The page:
Building a DIY CNC machine might be easier that you thought. Especially so if you are capable of building a quadcopter from scratch, it’s should be straight forward enough. Jocelyn Da Prato shares with us how he built his CNC machine at home, for cutting carbon fiber multirotor frames.
It was back in early 2015, when he became serious about brushless quadcopters after flying a few micro quads. There were fewer mini quad frames available back then that fits 5 inches props, so he decided to cut his own carbon fiber frame by building a DIY desktop CNC machine.
If you have any questions, feel free to ask the author here in the forum: http://intofpv.com/t-diy-cnc-6k-cf-beginner-mistakes
What is CNC?
CNC stands for Computer Numerical Control. Basically it’s a spindle (or Dremel) that mill your vector drawing on material by travelling different axis powered by stepper motors. Coordinates and operation commands are sent from a computer.
Electronics in a CNC machine is really similar to that of a multirotor.
The Arduino UNO micro controller board is the Brain of the CNC machine, it receives commands from the computer via a USB cable.
The brain needs a translator to talk to stepper motors, here comes the step motor drivers – Easydrivers. Easydrivers translate signals of directions and steps sent from the brain to the stepper motors that are bipolar for this case (4 wires coupled (2, 2).
You can optionally stack a single driver shield on top of the Arduino, instead of individual Easydrivers for each axis.
Next image show how all is plugged. I’ll not enter in details but you can find many inspirations on the net.
The USB connection should provide enough power for the Arduino UNO, so no external power source is required. But the Easydrivers have to be supplied 12V in order to power up the motors.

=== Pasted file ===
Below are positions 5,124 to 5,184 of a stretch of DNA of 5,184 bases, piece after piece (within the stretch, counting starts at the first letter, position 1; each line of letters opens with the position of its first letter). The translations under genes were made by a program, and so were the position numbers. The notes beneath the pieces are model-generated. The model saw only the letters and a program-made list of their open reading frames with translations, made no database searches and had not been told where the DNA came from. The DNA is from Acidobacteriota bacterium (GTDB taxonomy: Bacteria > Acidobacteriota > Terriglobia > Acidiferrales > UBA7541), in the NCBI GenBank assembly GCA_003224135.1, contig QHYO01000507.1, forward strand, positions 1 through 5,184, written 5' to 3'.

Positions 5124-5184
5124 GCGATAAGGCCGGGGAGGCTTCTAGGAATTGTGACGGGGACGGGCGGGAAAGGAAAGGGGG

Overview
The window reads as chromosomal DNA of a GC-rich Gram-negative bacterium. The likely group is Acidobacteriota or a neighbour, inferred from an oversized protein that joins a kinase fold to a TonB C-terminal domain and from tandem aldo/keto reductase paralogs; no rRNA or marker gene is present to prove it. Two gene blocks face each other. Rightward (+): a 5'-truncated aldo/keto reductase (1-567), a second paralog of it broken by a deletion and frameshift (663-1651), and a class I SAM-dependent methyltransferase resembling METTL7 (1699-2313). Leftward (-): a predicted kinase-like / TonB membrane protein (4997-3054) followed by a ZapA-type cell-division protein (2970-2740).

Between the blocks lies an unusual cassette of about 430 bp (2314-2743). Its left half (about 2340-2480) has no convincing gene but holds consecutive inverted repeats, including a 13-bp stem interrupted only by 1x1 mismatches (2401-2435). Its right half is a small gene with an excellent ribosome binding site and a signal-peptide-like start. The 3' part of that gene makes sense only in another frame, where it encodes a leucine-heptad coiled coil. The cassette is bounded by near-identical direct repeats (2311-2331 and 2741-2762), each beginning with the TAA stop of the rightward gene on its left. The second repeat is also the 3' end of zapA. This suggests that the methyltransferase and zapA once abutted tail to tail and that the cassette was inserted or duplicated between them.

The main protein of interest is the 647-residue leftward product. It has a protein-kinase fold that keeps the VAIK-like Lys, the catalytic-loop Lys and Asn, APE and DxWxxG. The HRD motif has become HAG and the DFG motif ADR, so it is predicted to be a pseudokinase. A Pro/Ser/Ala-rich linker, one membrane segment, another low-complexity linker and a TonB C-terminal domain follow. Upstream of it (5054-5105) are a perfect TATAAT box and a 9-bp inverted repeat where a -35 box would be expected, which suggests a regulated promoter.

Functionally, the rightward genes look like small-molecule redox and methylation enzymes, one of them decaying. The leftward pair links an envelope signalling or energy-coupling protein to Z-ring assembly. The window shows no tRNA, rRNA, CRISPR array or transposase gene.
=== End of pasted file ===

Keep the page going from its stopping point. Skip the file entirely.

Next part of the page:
Motors that I bought have Red-Blue coupled and Green-Black coupled. You can find these pairs with a simple test by joining the 2 wires with your finger, then try to turn the motor shaft with the other hand. When you are connecting the pair, you should feel an obvious resistance when turning the motor.
Note that my X axis motor wires connections are in reverse compared to the Y and Z motors. That’s because I’m using leadscrew and it’s the only axis that when it rotate clockwise, it goes in the minus, instead of Y and Z rotating in CW will give positive travelling.
CNC Parts list & Cost
This project costed me about $190. I already had the fasteners and MDF (wood sheets) so I saved some money on those. I tried to find all the parts at one place for easier shipping. The quality of the parts is not perfect but they worked fine for me.
- Stepper Motors: 3 x $15.65
- Easydrivers: 5 for $10.69
- Arduino UNO (It’s a cheap clone, but it works)
- Linear rail shaft support: 12 x $2.05
- Linear bearing for 10mm rods: 8 x $4.44
- Linear bearing for 8mm rods: 2 x $3.19
- 8mm rods: 2 x $5.49
- 10mm rods: 4 x $6.49
Firmware – GRBL
Like Cleanflight and Betaflight are the firmware of the flight controllers, you will also need firmware for your CNC machine that you flash on the Arduino UNO (via USB). I chose GRBL because it’s often recommended in Youtube tutorials and well supported in the community.